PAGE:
Bond ladders are a way of creating your own adjustable-rate income stream, by buying a series of bon...
What to Do as Bonds Crack
06/20/2013 10:15 am EST
The collapse of the bond bull has been long prophesied, and now it's finally here. However, investors don't need to, and shouldn't, pile out of fixed income entirely; they just need to change strategies, writes MoneyShow's Howard R. Gold.
If you've kept your ears open, you may have heard a huge rumbling, like the earth shaking or a redwood falling in the forest.
It wasn't a natural disaster, but the sound of the bond market cracking, heralding the long-awaited correction—or end—of a three-decade-long bull market.
Many have predicted it, and they have been either "early" or wrong. But this time there are signs it's for real:
- Federal Reserve chairman Ben Bernanke hinted Wednesday the Fed may start unwinding its extraordinary bond buying program later this year, causing stock and bond prices to plunge.
- Some of the hottest, riskiest sectors of the bond market have sold off big lately.
- Investors who have poured money into bond funds for years are now bailing out in earnest.
The sell-off in risky assets is the most telling. Last September, I named long US Treasuries, Treasury Inflation Protected Securities, and high-yield bonds as the market's three most overvalued assets. I could easily have added emerging-market bonds to that list.
Read Howard's commentary for MoneyShow.com on the three most overvalued asset classes.
All have tumbled dramatically from their highs:
- The iShares Barclays 20+ Year Treasury Bond (TLT) has lost 15% of its value since its July 2012 all-time high.
- The iShares iBoxx $ High Yield Corporate Bond (HYG) has declined nearly 5% from its recent high.
- The iShares Barclays TIPS Bond (TIP) has slid 8.6% from its all-time high in December.
- The iShares JPMorgan US Dollar Emerging Markets Bond (EMB) dropped 11.2% from its all-time high last October to its recent low in June.
Other beneficiaries of the yield mania-real estate investment trusts, master limited partnerships, mortgage REITs, and business development corporations—all have had their clocks cleaned.
Whether this is really the long-awaited end of the bond bull remains to be seen. But investors are acting as if it is, creating a self-fulfilling prophecy.
"Everybody's trying to preempt the Fed" by selling early, said bond maven Marilyn Cohen, CEO of Envision Capital Management in Los Angeles. "It's all part of the psychology that the Fed is going to do its evil deed sooner or later."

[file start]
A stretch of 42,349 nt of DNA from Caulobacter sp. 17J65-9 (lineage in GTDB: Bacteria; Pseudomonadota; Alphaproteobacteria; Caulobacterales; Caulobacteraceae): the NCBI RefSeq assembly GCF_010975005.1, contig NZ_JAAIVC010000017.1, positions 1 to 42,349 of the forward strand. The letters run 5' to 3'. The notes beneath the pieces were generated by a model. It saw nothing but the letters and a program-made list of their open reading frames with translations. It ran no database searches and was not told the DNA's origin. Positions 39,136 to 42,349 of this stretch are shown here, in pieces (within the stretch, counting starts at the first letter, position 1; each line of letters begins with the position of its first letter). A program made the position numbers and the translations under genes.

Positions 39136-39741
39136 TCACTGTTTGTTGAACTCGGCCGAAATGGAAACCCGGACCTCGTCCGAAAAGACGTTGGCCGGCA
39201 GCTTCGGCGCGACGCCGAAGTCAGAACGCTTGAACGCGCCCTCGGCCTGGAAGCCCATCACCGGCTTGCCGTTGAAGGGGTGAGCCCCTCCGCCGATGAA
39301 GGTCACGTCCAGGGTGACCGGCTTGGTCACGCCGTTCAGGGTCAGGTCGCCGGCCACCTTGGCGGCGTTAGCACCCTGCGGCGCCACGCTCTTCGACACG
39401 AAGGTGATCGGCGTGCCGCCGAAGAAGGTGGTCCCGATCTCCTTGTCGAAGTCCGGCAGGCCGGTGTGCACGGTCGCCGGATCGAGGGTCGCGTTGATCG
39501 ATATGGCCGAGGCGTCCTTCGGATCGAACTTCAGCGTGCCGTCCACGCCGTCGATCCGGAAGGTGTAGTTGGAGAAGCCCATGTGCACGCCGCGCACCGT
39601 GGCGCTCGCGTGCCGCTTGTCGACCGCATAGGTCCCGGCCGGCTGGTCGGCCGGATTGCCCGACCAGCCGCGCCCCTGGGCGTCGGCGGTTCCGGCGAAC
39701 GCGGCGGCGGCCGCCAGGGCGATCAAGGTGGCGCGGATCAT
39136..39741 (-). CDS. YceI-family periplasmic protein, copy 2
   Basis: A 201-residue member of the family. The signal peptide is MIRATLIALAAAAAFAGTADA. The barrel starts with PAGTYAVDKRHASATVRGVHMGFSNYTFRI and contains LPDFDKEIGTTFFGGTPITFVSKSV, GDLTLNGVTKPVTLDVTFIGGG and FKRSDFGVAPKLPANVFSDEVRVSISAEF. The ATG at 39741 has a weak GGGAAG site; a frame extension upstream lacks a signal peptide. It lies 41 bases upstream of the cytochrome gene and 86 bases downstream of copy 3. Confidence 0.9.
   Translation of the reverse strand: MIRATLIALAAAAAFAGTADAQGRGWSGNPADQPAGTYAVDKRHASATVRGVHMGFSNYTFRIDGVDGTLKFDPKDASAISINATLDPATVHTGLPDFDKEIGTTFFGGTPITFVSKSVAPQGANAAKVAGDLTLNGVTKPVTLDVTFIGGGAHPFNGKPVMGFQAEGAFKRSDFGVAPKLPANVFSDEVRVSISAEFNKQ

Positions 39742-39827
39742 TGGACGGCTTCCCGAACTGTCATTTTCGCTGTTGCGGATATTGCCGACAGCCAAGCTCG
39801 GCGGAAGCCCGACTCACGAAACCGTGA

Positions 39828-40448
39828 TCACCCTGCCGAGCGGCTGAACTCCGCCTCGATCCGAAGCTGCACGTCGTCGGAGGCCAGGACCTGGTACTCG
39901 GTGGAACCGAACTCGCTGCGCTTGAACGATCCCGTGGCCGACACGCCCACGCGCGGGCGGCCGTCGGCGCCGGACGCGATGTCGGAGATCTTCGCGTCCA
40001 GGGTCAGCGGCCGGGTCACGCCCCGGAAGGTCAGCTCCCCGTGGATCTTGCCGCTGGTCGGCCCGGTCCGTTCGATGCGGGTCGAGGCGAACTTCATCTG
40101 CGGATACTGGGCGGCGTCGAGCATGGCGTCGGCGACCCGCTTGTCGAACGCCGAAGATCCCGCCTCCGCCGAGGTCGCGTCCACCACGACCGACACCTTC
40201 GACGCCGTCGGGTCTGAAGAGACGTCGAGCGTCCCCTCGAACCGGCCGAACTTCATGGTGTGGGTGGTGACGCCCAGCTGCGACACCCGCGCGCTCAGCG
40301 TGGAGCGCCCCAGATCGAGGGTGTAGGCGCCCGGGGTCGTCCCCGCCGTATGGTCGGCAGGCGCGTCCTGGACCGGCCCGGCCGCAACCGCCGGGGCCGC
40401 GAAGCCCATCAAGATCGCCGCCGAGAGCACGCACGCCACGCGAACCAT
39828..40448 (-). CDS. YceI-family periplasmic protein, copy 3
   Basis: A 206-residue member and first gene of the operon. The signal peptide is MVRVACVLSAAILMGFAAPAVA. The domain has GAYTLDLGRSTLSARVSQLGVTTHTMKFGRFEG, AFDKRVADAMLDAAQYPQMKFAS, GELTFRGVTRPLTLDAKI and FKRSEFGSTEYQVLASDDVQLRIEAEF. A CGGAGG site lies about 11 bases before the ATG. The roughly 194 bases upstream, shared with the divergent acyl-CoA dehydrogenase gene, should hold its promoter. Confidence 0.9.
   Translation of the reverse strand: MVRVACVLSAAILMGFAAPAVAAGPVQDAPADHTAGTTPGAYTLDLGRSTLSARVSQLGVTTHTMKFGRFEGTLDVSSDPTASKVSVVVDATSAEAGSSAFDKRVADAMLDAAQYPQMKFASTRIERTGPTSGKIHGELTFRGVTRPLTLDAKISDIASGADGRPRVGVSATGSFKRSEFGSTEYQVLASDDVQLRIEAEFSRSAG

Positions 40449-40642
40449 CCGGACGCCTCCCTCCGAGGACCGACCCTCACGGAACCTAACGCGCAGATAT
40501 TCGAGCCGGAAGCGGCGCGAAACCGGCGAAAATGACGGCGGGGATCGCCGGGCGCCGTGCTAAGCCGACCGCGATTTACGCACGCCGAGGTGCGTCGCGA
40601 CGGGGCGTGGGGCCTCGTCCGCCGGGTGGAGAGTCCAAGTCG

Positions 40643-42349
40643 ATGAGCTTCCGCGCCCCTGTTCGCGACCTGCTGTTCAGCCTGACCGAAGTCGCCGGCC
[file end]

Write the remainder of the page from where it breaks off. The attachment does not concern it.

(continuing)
Last week, investors yanked a record $14.45 billion out of bond funds, EPFR Global reported, topping the previous record $12.53 billion in net outflows set the previous week. High-yield and emerging-market bond funds suffered their second-biggest weekly withdrawals on record. This follows five years in which investors poured more than $1 trillion into bond funds.
NEXT: What to Do Now|pagebreak|
"People knew it was going to happen, and then when it happens, they freak out," Cohen told me in an interview. She expects bond yields to move up over a long period.
If stocks have a 10% to 12% correction, said Cohen, yields on the ten-year Treasury note could fall from Wednesday's high above 2.3%. But they won't hit 1.379% again, as they did last July. "I think we've seen the lows," she said.
The good news: You still have time to prepare. The key to mitigating the effects of rising rates is to lower the maturity and duration (interest-rate sensitivity) of your bond holdings, and set up a "ladder" of individual bonds and ETFs that mature over the next several years.
The Vanguard Short-Term Bond ETF (BSV) and its mutual fund cousin (VBISX) track an index of corporate and government investment-grade bonds with an average maturity and duration of less than three years. The ETF yields 1.5%. (I own the fund.)
As I reported last week, Vanguard is moving assets in some target funds out of longer-dated TIPS and into the Vanguard Short-Term Inflation-Protected Securities Index (VTIPX, and the ETF version is VTIP.) VTIP's average duration is 2.5 years, versus a whopping 8.5 years for the traditional TIPS fund. The switch is a no-brainer.
Read Howard's take at MoneyShow.com on whether investors should still buy TIPS.
If you like high-yield bonds but want shorter maturities, the Pimco 0-5 Year High-Yield Corporate Bond ETF (HYS), with an average duration of 1.9 years, should do the trick. For investors close to or in retirement, try a laddered portfolio of bonds or ETFs maturing over each of the next few years.
iShares has just rolled out four investment-grade bond ETFs maturing in 2016, 2018, 2020, and 2023. Splitting some of your bond money between the 2016 and 2018 funds might make sense, but since these are new, you need to do more research.
Among individual bonds, Marilyn Cohen likes AutoNation's (AN) 6.75% bonds maturing in April 2018, which yield 3.66%. "You want to be in an industry that is thriving, with a company that has a good CEO and profitability over the next few years," and the high-yield AN bonds fit the bill, she said.
She also likes the 6.875% June 2018 Arrow Electronics (ARW) bonds, yielding 3.24%. They're at the low end of the investment-grade scale, but in this case, boring is beautiful. "I'm not looking for excitement," said Cohen.
Nor am I—we've had too many thrills and chills in the markets already. But something tells me the fun is just beginning again, this time in bonds.
Howard R. Gold is editor at large for MoneyShow.com and a columnist for MarketWatch. Follow him on Twitter @howardrgold and attend his workshop, "Your Ideal ETF Portfolio for Now," at the MoneyShow San Francisco, August 15-17. For more details, click here.
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